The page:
As they say, once you go black, you’ll never go back. Bruichladdich’s Black Art bottlings have acquired a cult following, evident from their general unavailability and high prices seen at auctions. Collectors and enthusiasts here would surely be rubbing their hands in glee with the official Southeast Asia launch of the latest edition – the Bruichladdich Black Art 5.
For the uninitiated, the Black Art series provide an avenue for the master distiller to create an expression without restrictions. He can choose casks of various types, vintages and maturity to create a flavour profile that he desires. However, the actual composition and cask type will always remain a secret. To accentuate this air of mystery, the distillery chose a matt black bottle and has graphics as well as symbols that denote the dark arts.
For the Black Art 5.1, Bruichladdich revealed that the whiskies were aged for at least 24 years. The whiskies were matured entirely in Islay and the 5.1 comes at an ABV of 48.4%. Only 12,000 bottles are available worldwide.
Adam Hannett (pictured above) took over the reins at Bruichladdich after the retirement of the legendary Jim McEwan in July 2015. This particular Black Art is the first that is created entirely by the new Head Distiller.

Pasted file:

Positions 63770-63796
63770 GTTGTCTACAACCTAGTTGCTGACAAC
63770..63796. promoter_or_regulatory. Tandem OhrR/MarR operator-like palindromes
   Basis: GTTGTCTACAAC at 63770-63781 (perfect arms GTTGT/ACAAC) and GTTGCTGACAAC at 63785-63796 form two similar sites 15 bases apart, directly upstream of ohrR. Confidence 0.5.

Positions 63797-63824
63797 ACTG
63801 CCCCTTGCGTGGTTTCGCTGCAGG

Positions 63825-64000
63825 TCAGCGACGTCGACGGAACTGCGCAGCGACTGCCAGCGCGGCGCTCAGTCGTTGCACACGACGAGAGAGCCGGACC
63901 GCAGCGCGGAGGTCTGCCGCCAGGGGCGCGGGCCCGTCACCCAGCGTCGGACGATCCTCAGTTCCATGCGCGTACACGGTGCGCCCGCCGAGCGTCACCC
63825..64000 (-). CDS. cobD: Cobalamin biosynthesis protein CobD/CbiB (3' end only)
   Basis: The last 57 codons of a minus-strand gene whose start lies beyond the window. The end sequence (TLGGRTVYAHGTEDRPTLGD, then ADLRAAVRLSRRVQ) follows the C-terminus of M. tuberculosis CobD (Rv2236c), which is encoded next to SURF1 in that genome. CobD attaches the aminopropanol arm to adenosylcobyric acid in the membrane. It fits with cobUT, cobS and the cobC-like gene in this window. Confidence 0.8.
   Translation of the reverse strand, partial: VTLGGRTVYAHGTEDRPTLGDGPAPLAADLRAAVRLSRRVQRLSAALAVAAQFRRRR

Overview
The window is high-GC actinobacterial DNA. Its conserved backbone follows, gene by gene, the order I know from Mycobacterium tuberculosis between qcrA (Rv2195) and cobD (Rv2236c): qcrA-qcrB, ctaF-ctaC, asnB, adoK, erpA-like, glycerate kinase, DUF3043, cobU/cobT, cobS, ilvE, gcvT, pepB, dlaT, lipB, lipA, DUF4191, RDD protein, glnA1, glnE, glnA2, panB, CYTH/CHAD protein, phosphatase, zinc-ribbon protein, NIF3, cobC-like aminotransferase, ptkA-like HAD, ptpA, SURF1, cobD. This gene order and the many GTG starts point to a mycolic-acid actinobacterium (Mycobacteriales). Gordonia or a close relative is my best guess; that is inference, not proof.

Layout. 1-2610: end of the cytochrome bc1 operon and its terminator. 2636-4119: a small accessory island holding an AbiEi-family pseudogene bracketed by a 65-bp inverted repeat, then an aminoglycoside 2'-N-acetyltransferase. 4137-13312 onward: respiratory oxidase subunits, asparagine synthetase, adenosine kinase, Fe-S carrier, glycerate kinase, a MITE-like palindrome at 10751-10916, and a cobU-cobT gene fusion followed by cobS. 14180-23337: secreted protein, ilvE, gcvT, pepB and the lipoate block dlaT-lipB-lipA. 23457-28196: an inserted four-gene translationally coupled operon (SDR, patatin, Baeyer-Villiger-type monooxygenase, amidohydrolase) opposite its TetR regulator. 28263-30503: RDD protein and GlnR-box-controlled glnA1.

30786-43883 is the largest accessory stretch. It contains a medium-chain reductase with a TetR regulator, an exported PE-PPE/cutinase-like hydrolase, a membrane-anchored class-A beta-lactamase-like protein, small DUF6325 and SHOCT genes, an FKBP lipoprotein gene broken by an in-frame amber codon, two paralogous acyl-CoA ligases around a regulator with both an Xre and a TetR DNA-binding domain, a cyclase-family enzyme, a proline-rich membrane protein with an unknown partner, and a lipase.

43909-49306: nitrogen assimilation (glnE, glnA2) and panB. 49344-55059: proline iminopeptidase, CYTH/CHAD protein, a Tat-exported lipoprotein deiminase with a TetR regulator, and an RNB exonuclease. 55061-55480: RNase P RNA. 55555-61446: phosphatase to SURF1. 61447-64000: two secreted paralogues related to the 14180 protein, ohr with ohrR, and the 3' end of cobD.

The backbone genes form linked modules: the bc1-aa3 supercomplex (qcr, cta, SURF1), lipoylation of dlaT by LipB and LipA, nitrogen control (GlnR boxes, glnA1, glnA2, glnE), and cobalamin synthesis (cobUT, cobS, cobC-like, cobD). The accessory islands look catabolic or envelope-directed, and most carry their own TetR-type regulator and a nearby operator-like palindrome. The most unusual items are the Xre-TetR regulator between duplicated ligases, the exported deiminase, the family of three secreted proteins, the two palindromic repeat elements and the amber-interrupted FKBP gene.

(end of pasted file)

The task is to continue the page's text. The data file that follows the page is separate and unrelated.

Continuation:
He had to emphasize that aspect via the press release: “Just before Jim retired in 2015, he took me to one side and handed me this recipe for the next iteration, Black Art 5. It was an emotional moment. I have to say I took the recipe from Jim’s hand and dutifully ignored it. This had to be my Black Art.”
We had the opportunity to taste the 4.1, made by Jim McEwan and the 5.1, made by Adam Hannett, side by side. Although, the comparison is rather moot, as the different Black Art editions are meant to be different. But if anything, we can get to compare the tastes and preferences of the preceding and incumbent master distillers.
Relatively speaking, the 4.1 is more mellow, but has layers of flavours and packs a bit more complexity. Lemon zest, orchard fruits and just a bit of tannins to plump up the mouth feel. The 5.1, we feel, should appeal to more people simply because you get more of the sweeter notes in this expression. The latest edition is a little more pronounced.We got tropical fruits, vanilla, honey and subtle spices.
Both are great expressions, by the way. Their flavour profiles alter slightly over time (in a good way), and these are really engaging whiskies that you can nose and sip all night long.
Also, check out this art house-esque film on the Black Art 5.1: